In this blog post, Miriam Gould (half of Double Trouble) reflects on the company’s experience of their ancestors’ forced migration and inheriting that trauma as third generation migrants.
Our Grandparents were forced to leave their homes behind as children. They started a new life in a foreign country, losing family along the way, separated from one or more parent. They each coped with this in their own way, including a natural dose of suppression. Or stoicism, depending on how you look at it.
Our parents, and, specifically in this instance, our mothers, dealt with this in their own ways again. I can only speak for my own mother when I say that my Grandmother’s trauma made her hard and eventually bitter. My mother struggled with the need for unconditional love and in so doing she loves the hell out of me. I have never wanted for unconditional love.
Judita and I come from very different families. Judita’s family were eventually able to return to Lithuania and her grandfather was reunited with his father (he had been imprisoned during their Siberian exile). The difficulties in returning to a home from which you have been expelled are numerous and murky. It takes courage and no small amount of stubbornness to return.
My grandmother left Vienna through the Kindertransport, was kept safe (but unhappy) in what had been a convalescent home for Jews in Sussex with at least twenty other Jewish girls from all around occupied Europe. Eventually she followed her mother to St Louis where they had some distant cousins. They never returned to Vienna. It was no longer home and my grandmother did her best to fit in. I don’t need to lay out all the difficulties in being a refugee, we see these all around us on a daily basis. We should know by now how hard it is.
Judita grew up in Vilnius, her family near to her. Feeling the need for something else, she left home and came to the UK to study at the University of Kent in Canterbury. She has struggled with all the subtleties of being an ‘Eastern European’ in British culture, but has made a home for herself, finding love, friends and a career.
My mother left home and moved to Germany where she met my father and I was born. We moved around and, after my father’s death, we ended up in Holland where I spent the majority of my childhood. Family was a distant concept, as was home. I left home to study in England at the University of Kent, where I met Judita.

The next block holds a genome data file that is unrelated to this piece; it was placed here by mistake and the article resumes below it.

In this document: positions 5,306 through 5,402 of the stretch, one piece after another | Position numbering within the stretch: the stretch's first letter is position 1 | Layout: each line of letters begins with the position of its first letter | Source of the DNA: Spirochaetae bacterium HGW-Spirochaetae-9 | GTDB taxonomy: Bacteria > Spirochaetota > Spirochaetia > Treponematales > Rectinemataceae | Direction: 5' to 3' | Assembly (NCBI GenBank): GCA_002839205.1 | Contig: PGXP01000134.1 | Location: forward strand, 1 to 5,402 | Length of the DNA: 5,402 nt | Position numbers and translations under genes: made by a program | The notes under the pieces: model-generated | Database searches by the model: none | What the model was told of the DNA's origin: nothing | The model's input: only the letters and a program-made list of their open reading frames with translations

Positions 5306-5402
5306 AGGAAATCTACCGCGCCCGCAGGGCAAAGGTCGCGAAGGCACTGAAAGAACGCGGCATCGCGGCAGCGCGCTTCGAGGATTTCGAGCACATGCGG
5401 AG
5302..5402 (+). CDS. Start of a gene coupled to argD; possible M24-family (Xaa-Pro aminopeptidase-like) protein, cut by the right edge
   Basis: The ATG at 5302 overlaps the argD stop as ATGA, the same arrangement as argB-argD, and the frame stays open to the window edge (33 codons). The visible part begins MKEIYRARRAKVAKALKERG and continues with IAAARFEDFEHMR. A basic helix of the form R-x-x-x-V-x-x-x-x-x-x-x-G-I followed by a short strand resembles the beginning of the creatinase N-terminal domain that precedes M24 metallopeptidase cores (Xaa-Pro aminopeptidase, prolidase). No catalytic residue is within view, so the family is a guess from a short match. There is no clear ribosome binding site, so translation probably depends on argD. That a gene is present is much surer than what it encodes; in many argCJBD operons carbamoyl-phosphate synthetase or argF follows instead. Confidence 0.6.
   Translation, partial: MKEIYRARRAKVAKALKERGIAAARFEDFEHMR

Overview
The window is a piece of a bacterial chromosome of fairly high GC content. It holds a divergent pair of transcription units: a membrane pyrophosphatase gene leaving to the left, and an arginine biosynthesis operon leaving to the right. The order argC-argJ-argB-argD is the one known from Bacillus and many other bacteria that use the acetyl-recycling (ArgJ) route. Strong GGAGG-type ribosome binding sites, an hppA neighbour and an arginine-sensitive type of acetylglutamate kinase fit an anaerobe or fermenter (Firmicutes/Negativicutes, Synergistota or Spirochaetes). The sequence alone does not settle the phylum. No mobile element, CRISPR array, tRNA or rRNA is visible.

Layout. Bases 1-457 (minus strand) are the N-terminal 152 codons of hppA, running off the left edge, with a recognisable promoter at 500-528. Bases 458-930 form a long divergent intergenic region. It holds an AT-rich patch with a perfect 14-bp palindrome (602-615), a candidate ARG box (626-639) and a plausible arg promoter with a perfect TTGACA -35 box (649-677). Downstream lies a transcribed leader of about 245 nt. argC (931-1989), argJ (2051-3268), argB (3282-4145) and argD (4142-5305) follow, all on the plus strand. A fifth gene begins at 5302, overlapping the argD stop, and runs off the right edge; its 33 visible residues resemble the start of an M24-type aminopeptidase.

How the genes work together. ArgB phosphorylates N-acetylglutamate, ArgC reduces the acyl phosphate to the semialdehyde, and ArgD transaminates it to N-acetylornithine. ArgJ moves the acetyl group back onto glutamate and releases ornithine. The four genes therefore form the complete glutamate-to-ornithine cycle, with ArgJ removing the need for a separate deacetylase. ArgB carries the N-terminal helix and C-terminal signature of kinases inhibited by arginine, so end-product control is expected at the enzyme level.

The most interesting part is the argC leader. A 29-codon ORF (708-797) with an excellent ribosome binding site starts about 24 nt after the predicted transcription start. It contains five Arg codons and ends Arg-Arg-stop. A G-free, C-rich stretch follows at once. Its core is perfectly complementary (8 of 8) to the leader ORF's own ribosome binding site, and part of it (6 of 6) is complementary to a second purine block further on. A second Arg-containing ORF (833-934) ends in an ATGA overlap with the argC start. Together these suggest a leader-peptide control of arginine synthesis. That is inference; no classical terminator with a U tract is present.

We share a lot of third generation migrant traits. We struggle with being considered outsiders while needing to belong. The notion of home is a blur, a dream that has either never existed or we hope one day to find around the next corner. Through working on this show, Adventures in Black and White, we have both found some sort of peace, but it hasn’t been easy.
We are aware that we have voluntarily displaced ourselves, and our struggles can never match those of our ancestors. However, it is undeniable that the trauma of our grandparents’ generation has trickled down and into our cells, into our brains, into our hearts. Having dealt with the pain connected to this ‘unsettling’, we have arrived at a place where we want to celebrate the richness within it. Adventures is both the pain and the joy of this.
Finally, we’d like to mention our Archive for the Displaced, a sister-project of the performance of Adventures in Black and White and a continuation of our exploration of what it means to be a third-generation migrant. For this archive, which will be launched online in 2019, we are collecting displacement/migration stories passed down to children/grandchildren/greatgrandchildren.
We spend so much time working out who we are and what we want from life, especially when we are young. We think it is time to re-establish the link between ourselves in the present and our past, where we come from, through the medium of oral storytelling.
We are not born into a vacuum. We are a part of a chain of people and events and some of these have travelled down to us in the form of stories. The beauty of these stories is not that they represent absolute truth, but they touch on something far more real. Our experience of the world and of ourselves is through stories. And the story our grandparent told us in an unguarded moment tells us something about their world, their experience, and ourselves.